The note, seen by The New York Times, was submitted Tuesday under a Security Council resolution requiring such notification when conflicts cause famine and widespread food insecurity.

“These circumstances now arise in the Tigray region of Northern Ethiopia,” Mr. Lowcock said in the note. While below-average rain, locusts and the Covid-19 pandemic have all contributed to food scarcity, he said, “the scale of the food crisis Tigray faces today is a clear result of the conflict and the behavior of the parties.”

since last November. Prime Minister Abiy Ahmed and neighboring Eritrea ordered their military forces into the region to crush Mr. Abiy’s political rivals and strengthen his control.

What Mr. Abiy, a Nobel Peace Prize laureate, predicted would be a short operation has instead become a quagmire that threatens to destabilize the Horn of Africa. Ethiopian and Eritrean troops have been accused of ethnic cleansing, massacres and others atrocities in Tigray that amount to war crimes.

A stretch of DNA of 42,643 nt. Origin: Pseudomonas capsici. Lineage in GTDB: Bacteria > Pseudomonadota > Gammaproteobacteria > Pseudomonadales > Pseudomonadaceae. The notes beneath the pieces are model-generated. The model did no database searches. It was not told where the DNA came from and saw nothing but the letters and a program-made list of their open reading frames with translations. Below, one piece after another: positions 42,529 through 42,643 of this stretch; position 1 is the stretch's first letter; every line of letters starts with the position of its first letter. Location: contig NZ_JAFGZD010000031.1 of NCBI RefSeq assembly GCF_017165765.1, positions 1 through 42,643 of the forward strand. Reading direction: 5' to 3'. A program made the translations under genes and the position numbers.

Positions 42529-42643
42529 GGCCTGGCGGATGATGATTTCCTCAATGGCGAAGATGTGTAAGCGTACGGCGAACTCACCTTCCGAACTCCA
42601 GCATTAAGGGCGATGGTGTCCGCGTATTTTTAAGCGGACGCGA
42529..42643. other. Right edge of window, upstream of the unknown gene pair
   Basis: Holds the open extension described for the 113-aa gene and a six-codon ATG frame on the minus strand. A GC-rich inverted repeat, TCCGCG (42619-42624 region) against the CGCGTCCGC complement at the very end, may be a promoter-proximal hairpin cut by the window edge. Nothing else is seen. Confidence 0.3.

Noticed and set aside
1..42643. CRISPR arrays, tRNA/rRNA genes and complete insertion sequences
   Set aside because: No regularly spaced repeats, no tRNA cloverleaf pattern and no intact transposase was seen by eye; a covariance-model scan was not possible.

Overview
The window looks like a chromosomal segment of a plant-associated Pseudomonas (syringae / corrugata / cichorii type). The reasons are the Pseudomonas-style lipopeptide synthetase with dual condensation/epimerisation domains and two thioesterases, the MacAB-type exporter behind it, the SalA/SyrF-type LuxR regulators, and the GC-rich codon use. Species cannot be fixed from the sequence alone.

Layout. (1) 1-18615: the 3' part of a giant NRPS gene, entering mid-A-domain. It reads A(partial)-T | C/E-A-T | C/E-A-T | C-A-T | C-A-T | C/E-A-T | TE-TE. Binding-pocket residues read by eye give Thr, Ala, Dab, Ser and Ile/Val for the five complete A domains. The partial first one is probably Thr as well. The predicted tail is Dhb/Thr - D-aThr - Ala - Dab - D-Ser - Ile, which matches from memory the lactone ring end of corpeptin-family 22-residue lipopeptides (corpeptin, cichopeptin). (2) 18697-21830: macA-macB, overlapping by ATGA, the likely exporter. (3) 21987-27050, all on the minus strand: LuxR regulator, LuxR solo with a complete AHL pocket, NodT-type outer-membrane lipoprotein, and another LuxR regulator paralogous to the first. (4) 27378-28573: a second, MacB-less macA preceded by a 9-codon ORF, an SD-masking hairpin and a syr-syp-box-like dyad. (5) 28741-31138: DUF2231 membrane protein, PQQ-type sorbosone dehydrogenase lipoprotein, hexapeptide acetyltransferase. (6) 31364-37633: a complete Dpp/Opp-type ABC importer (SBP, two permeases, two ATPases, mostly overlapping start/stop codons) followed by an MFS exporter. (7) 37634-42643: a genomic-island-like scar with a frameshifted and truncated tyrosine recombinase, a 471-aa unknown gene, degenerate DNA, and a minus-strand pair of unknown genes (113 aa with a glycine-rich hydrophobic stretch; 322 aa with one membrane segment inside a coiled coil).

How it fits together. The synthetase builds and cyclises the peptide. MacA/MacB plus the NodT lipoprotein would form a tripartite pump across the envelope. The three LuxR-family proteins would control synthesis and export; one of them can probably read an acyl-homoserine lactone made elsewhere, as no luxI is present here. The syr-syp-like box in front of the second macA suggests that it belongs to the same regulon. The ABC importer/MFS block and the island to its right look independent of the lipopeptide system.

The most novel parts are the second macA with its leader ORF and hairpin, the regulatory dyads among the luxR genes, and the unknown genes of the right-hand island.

While the United Nations and international relief organizations have achieved some cooperation from the Ethiopian authorities in gaining access to deprived areas of Tigray, Mr. Lowcock said in his note, such cooperation has deteriorated in recent months. “Humanitarian operations are being attacked, obstructed or delayed in delivering lifesaving assistance,” he wrote, and at least eight aid workers have been killed.

“As a result of impediments and the effect of restrictions, not nearly enough support is being provided,” he wrote. He urged Security Council members “to take any steps possible to prevent a famine from occurring.”

His warning was echoed by Samantha Power, the administrator of the United States Agency for International Development, the main U.S. government provider of humanitarian assistance to needy countries. Ms. Power, a former American ambassador to the United Nations, said in a statement that one of the aid workers killed had worked for the agency she now runs.

took the unusual step of penalizing Ethiopia over growing American exasperation with Mr. Abiy’s actions in Tigray. Secretary of State Antony J. Blinken announced visa restrictions on officials linked to the conflict, preventing their travel to the United States.

Ethiopia’s Foreign Ministry reacted angrily, calling the restrictions “extremely regrettable” and suggesting they would “seriously undermine this longstanding and important bilateral relationship.”